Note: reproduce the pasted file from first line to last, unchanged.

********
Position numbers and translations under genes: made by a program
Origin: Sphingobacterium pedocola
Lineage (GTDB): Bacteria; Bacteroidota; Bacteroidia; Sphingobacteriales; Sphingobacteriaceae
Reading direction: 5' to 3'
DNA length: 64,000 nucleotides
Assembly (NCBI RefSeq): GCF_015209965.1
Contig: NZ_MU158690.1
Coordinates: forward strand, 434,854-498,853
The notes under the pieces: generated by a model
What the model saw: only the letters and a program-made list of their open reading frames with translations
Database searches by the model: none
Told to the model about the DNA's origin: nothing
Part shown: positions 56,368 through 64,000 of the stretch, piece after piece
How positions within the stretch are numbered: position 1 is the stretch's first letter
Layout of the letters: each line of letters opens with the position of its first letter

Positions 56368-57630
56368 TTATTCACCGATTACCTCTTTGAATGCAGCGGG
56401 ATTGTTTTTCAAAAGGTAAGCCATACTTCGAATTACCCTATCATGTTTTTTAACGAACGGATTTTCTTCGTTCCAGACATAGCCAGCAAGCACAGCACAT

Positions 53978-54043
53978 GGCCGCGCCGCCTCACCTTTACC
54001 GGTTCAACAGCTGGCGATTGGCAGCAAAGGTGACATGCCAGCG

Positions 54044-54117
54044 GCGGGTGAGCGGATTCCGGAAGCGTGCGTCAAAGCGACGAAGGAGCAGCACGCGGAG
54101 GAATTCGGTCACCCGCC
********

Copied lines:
Position numbers and translations under genes: made by a program
Origin: Sphingobacterium pedocola
Lineage (GTDB): Bacteria; Bacteroidota; Bacteroidia; Sphingobacteriales; Sphingobacteriaceae
Reading direction: 5' to 3'
DNA length: 64,000 nucleotides
Assembly (NCBI RefSeq): GCF_015209965.1
Contig: NZ_MU158690.1
Coordinates: forward strand, 434,854-498,853
The notes under the pieces: generated by a model
What the model saw: only the letters and a program-made list of their open reading frames with translations
Database searches by the model: none
Told to the model about the DNA's origin: nothing
Part shown: positions 56,368 through 64,000 of the stretch, piece after piece
How positions within the stretch are numbered: position 1 is the stretch's first letter
Layout of the letters: each line of letters opens with the position of its first letter

Positions 56368-57630
56368 TTATTCACCGATTACCTCTTTGAATGCAGCGGG
56401 ATTGTTTTTCAAAAGGTAAGCCATACTTCGAATTACCCTATCATGTTTTTTAACGAACGGATTTTCTTCGTTCCAGACATAGCCAGCAAGCACAGCACAT

Positions 53978-54043
53978 GGCCGCGCCGCCTCACCTTTACC
54001 GGTTCAACAGCTGGCGATTGGCAGCAAAGGTGACATGCCAGCG

Positions 54044-54117
54044 GCGGGTGAGCGGATTCCGGAAGCGTGCGTCAAAGCGACGAAGGAGCAGCACGCGGAG
54101 GAATTCGGTCACCCGCC